Spirit of Humanity, and Animals' Friend: Extracts from the Enlightened and Benevolent of All Ages


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Seite 45 - Under an oak, whose antique root peeps out Upon the brook that brawls along this wood : To the which place a poor...
Seite 60 - Sacred to neatness and repose (the alcove, The chamber, or refectory), may die : A necessary act incurs no blame. Not so when, held within their proper bounds, And guiltless of offence, they range the air, Or take their pastime in the spacious field ; There they are privileged ; and he that hunts Or harms them there is guilty of a wrong, Disturbs the economy of nature's realm, Who, when she form'd, design'd them an abode.
Seite 80 - Ah little think the gay licentious proud, Whom pleasure, power, and affluence surround; They, who their thoughtless hours in giddy mirth, And wanton, often cruel, riot waste; Ah little think they, while they dance along, How many feel, this very moment, death And all the sad variety of pain.
Seite 60 - I would not enter on my list of friends (Though graced with polished manners and fine sense Yet wanting sensibility) the man Who needlessly sets foot upon a worm. An inadvertent step may crush the snail That crawls at evening in the public path, But he that has humanity, forewarned, Will tread aside, and let the reptile live.
Seite 80 - Ah little think they, while they dance along, How many feel, this very moment, death, And all the sad variety of pain. How many sink in the devouring flood, Or more devouring flame ! how many bleed, By shameful variance betwixt man and man. How many pine in want, and dungeon glooms, Shut from the common air, and common use Of their own limbs...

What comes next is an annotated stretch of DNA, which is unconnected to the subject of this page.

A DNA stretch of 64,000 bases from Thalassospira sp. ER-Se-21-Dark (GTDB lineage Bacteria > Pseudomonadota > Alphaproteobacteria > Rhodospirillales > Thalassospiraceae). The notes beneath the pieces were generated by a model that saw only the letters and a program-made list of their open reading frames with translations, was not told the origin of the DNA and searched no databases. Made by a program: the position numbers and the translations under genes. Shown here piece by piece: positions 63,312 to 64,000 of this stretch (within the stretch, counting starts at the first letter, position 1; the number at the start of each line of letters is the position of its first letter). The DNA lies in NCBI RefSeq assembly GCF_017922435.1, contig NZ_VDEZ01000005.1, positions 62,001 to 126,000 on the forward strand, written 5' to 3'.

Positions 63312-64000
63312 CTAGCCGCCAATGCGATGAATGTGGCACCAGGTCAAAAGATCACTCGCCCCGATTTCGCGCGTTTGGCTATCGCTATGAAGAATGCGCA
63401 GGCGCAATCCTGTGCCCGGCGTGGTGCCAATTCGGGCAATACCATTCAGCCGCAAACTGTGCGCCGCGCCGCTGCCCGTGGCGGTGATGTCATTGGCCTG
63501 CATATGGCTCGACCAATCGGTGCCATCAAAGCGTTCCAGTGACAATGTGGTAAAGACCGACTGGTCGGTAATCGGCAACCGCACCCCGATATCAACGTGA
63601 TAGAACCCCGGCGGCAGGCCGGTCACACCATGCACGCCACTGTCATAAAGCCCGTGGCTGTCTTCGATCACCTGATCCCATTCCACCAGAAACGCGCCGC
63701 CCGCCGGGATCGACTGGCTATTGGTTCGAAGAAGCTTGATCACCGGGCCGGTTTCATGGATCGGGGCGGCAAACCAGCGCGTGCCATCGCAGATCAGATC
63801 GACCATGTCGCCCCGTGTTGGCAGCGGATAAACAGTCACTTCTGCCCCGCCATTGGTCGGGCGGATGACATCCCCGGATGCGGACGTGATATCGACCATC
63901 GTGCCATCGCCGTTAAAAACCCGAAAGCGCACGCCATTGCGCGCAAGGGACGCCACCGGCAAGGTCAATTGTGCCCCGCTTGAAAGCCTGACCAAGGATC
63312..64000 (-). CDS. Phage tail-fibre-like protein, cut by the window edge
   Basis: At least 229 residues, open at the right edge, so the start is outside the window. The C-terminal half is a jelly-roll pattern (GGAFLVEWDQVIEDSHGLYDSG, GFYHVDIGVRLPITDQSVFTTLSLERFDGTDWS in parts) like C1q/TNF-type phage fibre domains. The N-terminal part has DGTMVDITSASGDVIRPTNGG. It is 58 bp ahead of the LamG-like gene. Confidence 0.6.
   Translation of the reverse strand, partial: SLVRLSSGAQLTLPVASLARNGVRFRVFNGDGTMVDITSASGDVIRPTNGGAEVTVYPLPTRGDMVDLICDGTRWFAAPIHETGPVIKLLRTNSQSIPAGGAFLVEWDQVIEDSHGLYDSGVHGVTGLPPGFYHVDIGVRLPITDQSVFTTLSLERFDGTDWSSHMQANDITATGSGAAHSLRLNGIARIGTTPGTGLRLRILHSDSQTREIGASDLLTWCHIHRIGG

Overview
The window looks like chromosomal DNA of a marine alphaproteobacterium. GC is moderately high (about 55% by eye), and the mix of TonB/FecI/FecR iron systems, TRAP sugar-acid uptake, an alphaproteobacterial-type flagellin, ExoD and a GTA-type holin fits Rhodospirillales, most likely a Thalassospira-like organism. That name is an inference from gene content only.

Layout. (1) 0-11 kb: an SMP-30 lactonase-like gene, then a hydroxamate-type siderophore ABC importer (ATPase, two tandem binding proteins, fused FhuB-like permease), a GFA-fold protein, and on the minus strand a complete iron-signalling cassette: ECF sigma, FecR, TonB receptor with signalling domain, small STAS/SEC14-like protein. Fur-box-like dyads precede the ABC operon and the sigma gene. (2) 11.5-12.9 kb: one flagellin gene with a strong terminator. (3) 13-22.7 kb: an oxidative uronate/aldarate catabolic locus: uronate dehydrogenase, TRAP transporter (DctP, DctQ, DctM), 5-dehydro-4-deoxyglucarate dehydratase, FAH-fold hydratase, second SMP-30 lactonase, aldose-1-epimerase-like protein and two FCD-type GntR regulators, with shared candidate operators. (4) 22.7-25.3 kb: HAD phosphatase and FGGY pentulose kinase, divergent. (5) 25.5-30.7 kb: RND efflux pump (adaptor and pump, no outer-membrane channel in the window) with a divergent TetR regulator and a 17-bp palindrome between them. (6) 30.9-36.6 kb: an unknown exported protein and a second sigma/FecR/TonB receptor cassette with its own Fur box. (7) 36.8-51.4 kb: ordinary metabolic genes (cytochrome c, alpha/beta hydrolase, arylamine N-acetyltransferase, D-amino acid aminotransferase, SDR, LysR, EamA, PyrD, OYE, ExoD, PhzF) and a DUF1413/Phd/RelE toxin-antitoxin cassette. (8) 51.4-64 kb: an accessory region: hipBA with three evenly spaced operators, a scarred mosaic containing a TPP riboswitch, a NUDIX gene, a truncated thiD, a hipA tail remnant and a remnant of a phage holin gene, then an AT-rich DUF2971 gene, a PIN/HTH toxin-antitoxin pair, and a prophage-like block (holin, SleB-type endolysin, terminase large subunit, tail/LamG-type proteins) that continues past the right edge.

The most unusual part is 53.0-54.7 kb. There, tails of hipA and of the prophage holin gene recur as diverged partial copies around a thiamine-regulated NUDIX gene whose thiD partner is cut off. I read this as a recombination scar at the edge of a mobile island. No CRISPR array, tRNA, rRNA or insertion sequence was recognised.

Seite 149 - I see before me the gladiator lie : He leans upon his hand ; his manly brow Consents to death, but conquers agony, And his drooped head sinks gradually low ; And through his side the last drops, ebbing slow From the red gash, fall heavy, one by one, Like the first of a thunder-shower ; and now The arena swims around him ; he is gone, Ere ceased the inhuman shout which hailed the wretch who won.
Seite 57 - The heart is hard in nature, and unfit For human fellowship, as being void Of sympathy, and therefore dead alike To love and friendship both, that is not pleased With sight of animals enjoying life, Nor feels their happiness augment his own.
Seite 76 - The strength he gains is from the embrace he gives. On their own axis as the planets run, Yet make at once their circle round the sun ; So two consistent motions act the soul; And one regards itself, and one the whole. Thus God and Nature link'd the general frame, And bade self-love and social be the same.
Seite 238 - Blow, blow, thou winter wind, Thou art not so unkind As man's ingratitude ; Thy tooth is not so keen, Because thou art not seen, Although thy breath be rude.
Seite 110 - Promote, then, as an object of primary importance, institutions for the general diffusion of knowledge. In proportion as the structure of a government gives force to public opinion, it is essential that public opinion should be enlightened.

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